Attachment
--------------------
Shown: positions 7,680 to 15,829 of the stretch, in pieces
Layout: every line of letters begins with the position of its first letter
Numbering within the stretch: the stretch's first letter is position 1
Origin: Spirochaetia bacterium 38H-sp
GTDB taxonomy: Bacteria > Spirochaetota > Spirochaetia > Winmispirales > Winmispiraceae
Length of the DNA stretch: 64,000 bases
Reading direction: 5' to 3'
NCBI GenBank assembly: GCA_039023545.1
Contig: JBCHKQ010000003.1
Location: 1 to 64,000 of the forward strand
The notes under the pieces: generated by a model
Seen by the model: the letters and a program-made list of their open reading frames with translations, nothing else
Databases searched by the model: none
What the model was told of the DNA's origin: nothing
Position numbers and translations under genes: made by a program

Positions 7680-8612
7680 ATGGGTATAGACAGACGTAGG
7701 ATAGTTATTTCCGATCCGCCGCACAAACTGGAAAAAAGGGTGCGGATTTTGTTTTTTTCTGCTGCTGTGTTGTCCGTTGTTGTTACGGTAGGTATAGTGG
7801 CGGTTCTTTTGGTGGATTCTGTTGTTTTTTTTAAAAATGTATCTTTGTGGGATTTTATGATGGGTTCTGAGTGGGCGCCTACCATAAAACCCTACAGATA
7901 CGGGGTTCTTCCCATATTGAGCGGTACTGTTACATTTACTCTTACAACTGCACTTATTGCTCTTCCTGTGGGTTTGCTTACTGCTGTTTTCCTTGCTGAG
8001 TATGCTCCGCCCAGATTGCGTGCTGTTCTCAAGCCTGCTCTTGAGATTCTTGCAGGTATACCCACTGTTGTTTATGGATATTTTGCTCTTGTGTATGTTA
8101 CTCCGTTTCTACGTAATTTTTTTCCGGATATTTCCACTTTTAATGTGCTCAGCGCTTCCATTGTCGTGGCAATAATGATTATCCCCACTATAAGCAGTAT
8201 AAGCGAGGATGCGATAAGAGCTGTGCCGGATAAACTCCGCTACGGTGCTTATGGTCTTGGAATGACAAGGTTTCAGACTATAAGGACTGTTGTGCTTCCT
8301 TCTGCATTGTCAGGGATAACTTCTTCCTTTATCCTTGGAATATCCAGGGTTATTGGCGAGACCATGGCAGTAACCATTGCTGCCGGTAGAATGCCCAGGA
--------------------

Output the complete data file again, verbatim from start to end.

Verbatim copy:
Shown: positions 7,680 to 15,829 of the stretch, in pieces
Layout: every line of letters begins with the position of its first letter
Numbering within the stretch: the stretch's first letter is position 1
Origin: Spirochaetia bacterium 38H-sp
GTDB taxonomy: Bacteria > Spirochaetota > Spirochaetia > Winmispirales > Winmispiraceae
Length of the DNA stretch: 64,000 bases
Reading direction: 5' to 3'
NCBI GenBank assembly: GCA_039023545.1
Contig: JBCHKQ010000003.1
Location: 1 to 64,000 of the forward strand
The notes under the pieces: generated by a model
Seen by the model: the letters and a program-made list of their open reading frames with translations, nothing else
Databases searched by the model: none
What the model was told of the DNA's origin: nothing
Position numbers and translations under genes: made by a program

Positions 7680-8612
7680 ATGGGTATAGACAGACGTAGG
7701 ATAGTTATTTCCGATCCGCCGCACAAACTGGAAAAAAGGGTGCGGATTTTGTTTTTTTCTGCTGCTGTGTTGTCCGTTGTTGTTACGGTAGGTATAGTGG
7801 CGGTTCTTTTGGTGGATTCTGTTGTTTTTTTTAAAAATGTATCTTTGTGGGATTTTATGATGGGTTCTGAGTGGGCGCCTACCATAAAACCCTACAGATA
7901 CGGGGTTCTTCCCATATTGAGCGGTACTGTTACATTTACTCTTACAACTGCACTTATTGCTCTTCCTGTGGGTTTGCTTACTGCTGTTTTCCTTGCTGAG
8001 TATGCTCCGCCCAGATTGCGTGCTGTTCTCAAGCCTGCTCTTGAGATTCTTGCAGGTATACCCACTGTTGTTTATGGATATTTTGCTCTTGTGTATGTTA
8101 CTCCGTTTCTACGTAATTTTTTTCCGGATATTTCCACTTTTAATGTGCTCAGCGCTTCCATTGTCGTGGCAATAATGATTATCCCCACTATAAGCAGTAT
8201 AAGCGAGGATGCGATAAGAGCTGTGCCGGATAAACTCCGCTACGGTGCTTATGGTCTTGGAATGACAAGGTTTCAGACTATAAGGACTGTTGTGCTTCCT
8301 TCTGCATTGTCAGGGATAACTTCTTCCTTTATCCTTGGAATATCCAGGGTTATTGGCGAGACCATGGCAGTAACCATTGCTGCCGGTAGAATGCCCAGGA